How to be Wonky (or, The Roots of Bipartisanship)

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national_capitol_building_washington_dc.jpgBy Stuart Portman

In the midst and fervor of a new year, it’s important to reflect on our passions for the work we do. As a recent alum (May 2015), I can personally say that the most valuable skill set I gained from the health policy program is the ability to analyze a topic/claim critically, while still trying to understand it’s original intent. That, and I will never cease to make something wonky and policy-related. That never goes away when you have a MPH.  Read the rest of this entry »

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January 25, 2016: Upcoming Events in D.C.

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upcoming eventsCheck out some of these health-care related opportunities around town! 

January 19, 2016: Upcoming Events in D.C.

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upcoming eventsCheck out some of these health-care related opportunities around town! 

The Case for Medicare for All

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Medicare Enrollment Form

By Steve Bowden

How Medicare for All Could Decrease the Number of Uninsured

Currently, Medicare provides health insurance for people who are over the age of 65, people with certain disabilities under the age of 65, and people with End-Stage Renal Disease. Thirty two million Americans do not currently have health insurance, even after the efforts of the Affordable Care Act. However, many more would have access to health insurance if the federal government expanded Medicare to cover all U.S. citizens and permanent legal residents.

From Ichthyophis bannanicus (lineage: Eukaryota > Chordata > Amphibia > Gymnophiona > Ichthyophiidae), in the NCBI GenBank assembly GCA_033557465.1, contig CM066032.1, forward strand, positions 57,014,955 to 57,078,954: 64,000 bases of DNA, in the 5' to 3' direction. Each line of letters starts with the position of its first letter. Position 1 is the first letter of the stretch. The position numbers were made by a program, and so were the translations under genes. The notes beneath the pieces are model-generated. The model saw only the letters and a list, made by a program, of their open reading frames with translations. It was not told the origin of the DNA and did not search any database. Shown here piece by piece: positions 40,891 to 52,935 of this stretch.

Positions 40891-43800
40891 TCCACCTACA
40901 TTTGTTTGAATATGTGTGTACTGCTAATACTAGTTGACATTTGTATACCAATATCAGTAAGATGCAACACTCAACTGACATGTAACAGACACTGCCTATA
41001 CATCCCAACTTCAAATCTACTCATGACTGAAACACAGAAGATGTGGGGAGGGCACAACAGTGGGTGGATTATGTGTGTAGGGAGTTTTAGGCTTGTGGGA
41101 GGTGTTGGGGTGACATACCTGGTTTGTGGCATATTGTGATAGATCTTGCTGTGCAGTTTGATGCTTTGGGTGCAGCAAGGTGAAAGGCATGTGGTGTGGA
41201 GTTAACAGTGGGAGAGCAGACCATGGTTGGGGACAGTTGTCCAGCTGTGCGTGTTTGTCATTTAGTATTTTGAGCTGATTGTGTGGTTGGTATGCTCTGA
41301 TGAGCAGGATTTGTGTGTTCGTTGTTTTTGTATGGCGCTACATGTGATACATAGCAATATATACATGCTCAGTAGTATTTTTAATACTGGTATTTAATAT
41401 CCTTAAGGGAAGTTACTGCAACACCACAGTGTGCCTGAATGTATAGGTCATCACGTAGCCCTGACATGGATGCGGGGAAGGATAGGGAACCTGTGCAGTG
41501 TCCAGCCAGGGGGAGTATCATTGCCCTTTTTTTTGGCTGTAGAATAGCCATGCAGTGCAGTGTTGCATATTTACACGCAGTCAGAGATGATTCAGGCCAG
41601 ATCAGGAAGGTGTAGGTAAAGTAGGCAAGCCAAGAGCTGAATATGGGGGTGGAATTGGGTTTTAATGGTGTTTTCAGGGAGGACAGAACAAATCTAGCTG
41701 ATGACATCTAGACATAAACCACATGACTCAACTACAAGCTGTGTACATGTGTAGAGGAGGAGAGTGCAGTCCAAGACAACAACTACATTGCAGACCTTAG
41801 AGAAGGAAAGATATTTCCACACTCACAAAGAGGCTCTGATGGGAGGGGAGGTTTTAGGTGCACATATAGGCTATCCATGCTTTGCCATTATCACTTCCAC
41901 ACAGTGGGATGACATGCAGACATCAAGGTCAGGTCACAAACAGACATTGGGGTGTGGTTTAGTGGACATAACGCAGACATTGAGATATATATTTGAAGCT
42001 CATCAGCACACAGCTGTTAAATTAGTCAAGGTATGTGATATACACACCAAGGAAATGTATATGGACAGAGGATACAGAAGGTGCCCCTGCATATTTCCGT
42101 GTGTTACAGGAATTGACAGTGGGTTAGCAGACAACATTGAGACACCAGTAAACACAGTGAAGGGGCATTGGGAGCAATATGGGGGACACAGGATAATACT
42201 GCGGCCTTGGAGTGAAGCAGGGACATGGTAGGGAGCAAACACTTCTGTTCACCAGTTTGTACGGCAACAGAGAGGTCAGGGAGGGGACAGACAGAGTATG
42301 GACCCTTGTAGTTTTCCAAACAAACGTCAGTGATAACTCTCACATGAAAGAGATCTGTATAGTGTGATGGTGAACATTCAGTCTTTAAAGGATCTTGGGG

How Employer-Based Health Insurance Fails to Rein In Health Care Spending

As of 2013, nearly 60% of Americans received their health insurance through their employer. Under the current, employer-based health insurance system that exists in the U.S., employers often help employees purchase health insurance from a private insurer by paying all or a part of the employee’s health insurance costs. Read the rest of this entry »

November 23, 2015: Upcoming Events in D.C.

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upcoming eventsCheck out some of these health-care related opportunities around town! 

Come Together: A Collaborative Solution to Injection Drug Use

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SEP map

By Priyanka Surio

Our generation’s War on Drugs…

Prescription painkillers, including opioids, are the nation’s fastest growing drug problem. There are 7 million injection drug users in the U.S. and a strong correlation exists between opioid abuse, injection of drugs, and the transmission of Hepatitis C (HCV) and HIV. What’s even more alarming is the sharp increase in the number of young persons who inject drugs. Data collected from the Centers for Disease Control and Prevention revealed that the majority of reported cases of HCV from 2006-2012 were from adolescents and young adults, ages 30 and younger.

Now that I’ve got your attention… Read the rest of this entry »

November 16, 2015: Upcoming Events in D.C.

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upcoming events

Check out some of these health-care related opportunities around town!